• Dushanbe Synagogue (destroyed in summer 2008)
  • Museum of Ethnography
  • Tajikistan National Museum (Tajik Unified Museum)
  • National Museum of Antiquities of Tajikistan
  • Vahdat Palace
  • Palace of Nations
  • Dushanbe Zoo
  • Botanical Garden
  • Dushanbe Opera
  • Dushanbe Circus
  • Gurminj Museum of Musical Instruments (Gurminj Museum)

Take a look also on some good pictures of the Dushanbe: Dushanbe - TimeLapse

Education

Tajik State National University.

Many of the most important universities and institutes are based in Dushanbe:

  • Tajik State National University
  • Tajikistan Humanitarian International University
  • Agricultural University of Tajikistan
  • Tajik State Medical University
  • Tajik State Pedagogical University
  • Tajik State University of Commerce
  • Tajikistan State University of Law, Business, & Politics
  • Tajik-Russian Slavic University
  • Tajikistan University of Technology
  • Tajikistan-Russian Modern University
  • Technical University of Tajikistan

Transport

The city is served by Dushanbe Airport and the Dushanbe trolleybus system.

Eu 733 0-10-0 in a Park near the main railway station.

Sister cities

The Palace of Unity (Vahdat Palace).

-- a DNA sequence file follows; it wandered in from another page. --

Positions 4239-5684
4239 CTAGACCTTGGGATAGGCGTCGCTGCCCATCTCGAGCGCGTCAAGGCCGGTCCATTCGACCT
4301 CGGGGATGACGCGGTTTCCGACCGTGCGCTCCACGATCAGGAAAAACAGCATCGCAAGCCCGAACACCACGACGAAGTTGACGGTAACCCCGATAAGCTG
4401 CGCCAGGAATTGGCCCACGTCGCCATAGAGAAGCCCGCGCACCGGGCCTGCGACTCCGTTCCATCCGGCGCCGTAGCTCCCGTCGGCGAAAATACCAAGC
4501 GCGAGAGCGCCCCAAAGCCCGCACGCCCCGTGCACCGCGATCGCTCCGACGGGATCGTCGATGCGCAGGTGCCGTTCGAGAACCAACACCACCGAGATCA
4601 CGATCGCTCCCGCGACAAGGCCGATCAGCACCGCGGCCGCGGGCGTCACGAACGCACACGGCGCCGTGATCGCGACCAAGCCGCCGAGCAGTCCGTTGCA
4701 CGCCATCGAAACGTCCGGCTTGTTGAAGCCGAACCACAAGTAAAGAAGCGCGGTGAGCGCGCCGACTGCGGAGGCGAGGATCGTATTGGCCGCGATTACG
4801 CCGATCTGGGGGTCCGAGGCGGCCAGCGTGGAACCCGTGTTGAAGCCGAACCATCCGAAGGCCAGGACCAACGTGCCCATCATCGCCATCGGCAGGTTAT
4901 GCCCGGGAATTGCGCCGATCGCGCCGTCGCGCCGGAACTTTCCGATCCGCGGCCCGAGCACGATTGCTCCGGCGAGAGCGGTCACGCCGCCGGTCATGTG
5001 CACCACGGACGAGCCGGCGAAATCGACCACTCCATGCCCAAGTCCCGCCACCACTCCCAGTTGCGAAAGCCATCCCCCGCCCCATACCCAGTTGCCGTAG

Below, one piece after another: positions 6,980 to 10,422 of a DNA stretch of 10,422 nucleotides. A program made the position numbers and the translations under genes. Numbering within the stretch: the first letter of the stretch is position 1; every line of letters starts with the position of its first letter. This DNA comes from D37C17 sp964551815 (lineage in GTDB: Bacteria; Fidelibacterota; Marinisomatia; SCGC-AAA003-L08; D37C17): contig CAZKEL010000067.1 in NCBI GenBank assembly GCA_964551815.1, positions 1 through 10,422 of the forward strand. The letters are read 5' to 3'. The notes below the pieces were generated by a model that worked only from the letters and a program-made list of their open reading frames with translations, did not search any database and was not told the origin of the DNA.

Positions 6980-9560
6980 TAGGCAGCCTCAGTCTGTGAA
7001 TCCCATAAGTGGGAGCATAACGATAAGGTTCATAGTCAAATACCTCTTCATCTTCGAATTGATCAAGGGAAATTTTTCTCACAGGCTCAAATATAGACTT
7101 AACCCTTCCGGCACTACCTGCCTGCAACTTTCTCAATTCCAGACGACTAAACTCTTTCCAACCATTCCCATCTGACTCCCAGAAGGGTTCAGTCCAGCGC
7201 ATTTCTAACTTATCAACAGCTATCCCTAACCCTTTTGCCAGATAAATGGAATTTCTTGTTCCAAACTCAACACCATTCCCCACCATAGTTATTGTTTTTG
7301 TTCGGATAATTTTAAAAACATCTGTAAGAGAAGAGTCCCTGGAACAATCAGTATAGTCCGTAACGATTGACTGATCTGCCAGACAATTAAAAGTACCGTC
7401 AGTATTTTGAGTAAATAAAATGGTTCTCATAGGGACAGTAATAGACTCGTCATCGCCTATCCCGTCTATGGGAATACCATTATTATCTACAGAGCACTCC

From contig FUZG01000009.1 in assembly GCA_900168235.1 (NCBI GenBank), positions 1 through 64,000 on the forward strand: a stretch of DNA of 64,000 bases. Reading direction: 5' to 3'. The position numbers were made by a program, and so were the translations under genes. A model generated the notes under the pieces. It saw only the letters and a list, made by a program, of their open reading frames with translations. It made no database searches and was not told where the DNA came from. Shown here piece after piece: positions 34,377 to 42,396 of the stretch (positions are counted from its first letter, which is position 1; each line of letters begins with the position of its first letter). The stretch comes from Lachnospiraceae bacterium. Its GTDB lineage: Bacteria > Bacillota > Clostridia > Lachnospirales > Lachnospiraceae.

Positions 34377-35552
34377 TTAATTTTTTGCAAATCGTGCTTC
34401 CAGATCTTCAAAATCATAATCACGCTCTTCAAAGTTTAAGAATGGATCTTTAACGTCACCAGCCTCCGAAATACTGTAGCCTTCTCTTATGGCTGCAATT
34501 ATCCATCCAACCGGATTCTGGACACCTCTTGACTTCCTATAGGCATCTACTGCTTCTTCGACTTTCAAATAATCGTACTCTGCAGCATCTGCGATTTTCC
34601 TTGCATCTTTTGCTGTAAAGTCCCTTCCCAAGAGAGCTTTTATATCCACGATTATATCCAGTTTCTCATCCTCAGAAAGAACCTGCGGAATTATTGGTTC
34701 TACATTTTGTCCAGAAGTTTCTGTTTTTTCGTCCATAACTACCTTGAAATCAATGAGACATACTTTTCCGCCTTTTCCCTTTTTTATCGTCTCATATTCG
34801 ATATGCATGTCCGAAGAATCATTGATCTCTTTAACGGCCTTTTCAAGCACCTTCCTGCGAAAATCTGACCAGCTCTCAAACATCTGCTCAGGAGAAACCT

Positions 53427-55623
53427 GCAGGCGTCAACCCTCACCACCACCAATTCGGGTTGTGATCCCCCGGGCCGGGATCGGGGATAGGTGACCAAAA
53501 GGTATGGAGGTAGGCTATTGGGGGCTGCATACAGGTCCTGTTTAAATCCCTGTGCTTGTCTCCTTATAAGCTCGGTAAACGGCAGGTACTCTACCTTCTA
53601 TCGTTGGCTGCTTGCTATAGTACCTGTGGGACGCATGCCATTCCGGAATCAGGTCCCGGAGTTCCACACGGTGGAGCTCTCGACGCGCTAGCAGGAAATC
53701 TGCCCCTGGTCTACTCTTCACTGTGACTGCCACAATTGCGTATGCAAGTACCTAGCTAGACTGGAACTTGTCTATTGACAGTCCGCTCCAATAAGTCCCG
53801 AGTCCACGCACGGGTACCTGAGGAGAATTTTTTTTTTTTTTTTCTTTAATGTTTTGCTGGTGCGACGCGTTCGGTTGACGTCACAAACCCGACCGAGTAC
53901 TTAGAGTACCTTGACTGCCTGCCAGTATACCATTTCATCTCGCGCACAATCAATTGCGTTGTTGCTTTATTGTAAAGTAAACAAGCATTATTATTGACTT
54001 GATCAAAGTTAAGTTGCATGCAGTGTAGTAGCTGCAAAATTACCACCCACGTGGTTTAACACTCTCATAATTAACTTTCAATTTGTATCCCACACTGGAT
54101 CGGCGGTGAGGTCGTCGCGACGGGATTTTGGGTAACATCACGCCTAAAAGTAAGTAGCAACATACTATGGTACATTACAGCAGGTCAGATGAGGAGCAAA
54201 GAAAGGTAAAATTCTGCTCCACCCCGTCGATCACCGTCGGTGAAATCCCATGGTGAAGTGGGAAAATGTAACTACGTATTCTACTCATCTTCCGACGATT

Currently, Dushanbe has 15 sister cities.

  • Lusaka, Zambia (1966)
  • Sana'a, Yemen (25 June 1967)
  • Monastir, Tunisia (24 November 1967)
  • Klagenfurt, Austria (1972)
  • Lahore, Pakistan (15 September 1976)
  • Boulder, US (8 May 1987)
  • Mazari Sharif, Afghanistan (13 July 1991)
  • Reutlingen, Germany (5 October 1991)
  • Saint Petersburg, Russia (6 October 1991)
  • Shiraz, Iran (16 February 1992)
  • Minsk, Belarus (21 July 1998)
  • Ürümqi, China (10 September 1999)
  • Tehran, Iran (12 March 2001)
  • Ankara, Turkey (11 December 2003)
  • Bukhara, Uzbekistan

Notes

  1. Population of the Republic of Tajikistan as of 1 January, State Statistical Committee, Dushanbe, 2008 (Russian)
  2. D. Saimaddinov, S. D. Kholmatova, and S. Karimov, Tajik-Russian Dictionary, Academy of Sciences of the Republic of Tajikistan, Rudaki Institute of Language and Literature, Scientific Center for Persian-Tajik Culture, Dushanbe, 2006.
  3. Dushanbe in Dictionary of Geographic Names (Russian)
  4. Francis Joseph Steingass, A Comprehensive Persian-English Dictionary, on-line edition
  5. Ethnic rioting in Dushanbe, New York Times, 13 February 1990. Retrieved 18 October 2008
  6. "TAJIKISTAN - DUSHANBE". Centro de Investigaciones Fitosociológicas. http://www.ucm.es/info/cif/station/ta-dusha.htm. Retrieved 10 November 2011.
  7. "Climatological Normals of Dushanbe". Hong Kong Observatory. http://www.hko.gov.hk/wxinfo/climat/world/eng/asia/westasia/dushanbe_e.htm. Retrieved 10 June 2010.
  8. "Directory: World Airlines." Flight International. 30 March-5 April 2004. 78. "Titov Street 31/2, Dushanbe Airport, Dushanbe, 734006, Tajikistan."
  9. "Contacts." Somon Air. Retrieved on 4 December 2010. "Contacts: 40, Titova Str. Dushanbe, Tajikistan, 734012." Address in Tajik: "734012, Таджикистан, Душанбе, ул. Титова, 40"
This article incorporates information from this version of the equivalent article on the Russian Wikipedia.

Reset page Delete page
Are you sure you want to reset the homepage?Are you sure you want to delete this page ? Cancel ResetDelete